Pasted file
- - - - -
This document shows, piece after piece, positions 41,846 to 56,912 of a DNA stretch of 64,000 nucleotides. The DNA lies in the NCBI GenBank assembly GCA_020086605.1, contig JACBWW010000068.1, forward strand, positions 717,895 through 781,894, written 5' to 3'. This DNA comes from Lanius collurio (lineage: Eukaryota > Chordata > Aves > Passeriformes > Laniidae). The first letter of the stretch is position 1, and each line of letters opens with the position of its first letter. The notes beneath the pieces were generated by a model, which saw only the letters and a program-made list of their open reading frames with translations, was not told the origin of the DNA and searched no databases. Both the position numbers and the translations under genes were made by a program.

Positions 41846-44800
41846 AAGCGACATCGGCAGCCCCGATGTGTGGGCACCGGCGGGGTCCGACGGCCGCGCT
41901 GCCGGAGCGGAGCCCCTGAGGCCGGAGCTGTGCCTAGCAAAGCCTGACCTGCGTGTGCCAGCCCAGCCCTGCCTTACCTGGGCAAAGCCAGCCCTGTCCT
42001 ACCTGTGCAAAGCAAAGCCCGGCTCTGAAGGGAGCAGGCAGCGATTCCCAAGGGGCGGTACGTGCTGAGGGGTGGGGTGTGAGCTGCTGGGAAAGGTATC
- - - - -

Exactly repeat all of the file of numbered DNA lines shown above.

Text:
This document shows, piece after piece, positions 41,846 to 56,912 of a DNA stretch of 64,000 nucleotides. The DNA lies in the NCBI GenBank assembly GCA_020086605.1, contig JACBWW010000068.1, forward strand, positions 717,895 through 781,894, written 5' to 3'. This DNA comes from Lanius collurio (lineage: Eukaryota > Chordata > Aves > Passeriformes > Laniidae). The first letter of the stretch is position 1, and each line of letters opens with the position of its first letter. The notes beneath the pieces were generated by a model, which saw only the letters and a program-made list of their open reading frames with translations, was not told the origin of the DNA and searched no databases. Both the position numbers and the translations under genes were made by a program.

Positions 41846-44800
41846 AAGCGACATCGGCAGCCCCGATGTGTGGGCACCGGCGGGGTCCGACGGCCGCGCT
41901 GCCGGAGCGGAGCCCCTGAGGCCGGAGCTGTGCCTAGCAAAGCCTGACCTGCGTGTGCCAGCCCAGCCCTGCCTTACCTGGGCAAAGCCAGCCCTGTCCT
42001 ACCTGTGCAAAGCAAAGCCCGGCTCTGAAGGGAGCAGGCAGCGATTCCCAAGGGGCGGTACGTGCTGAGGGGTGGGGTGTGAGCTGCTGGGAAAGGTATC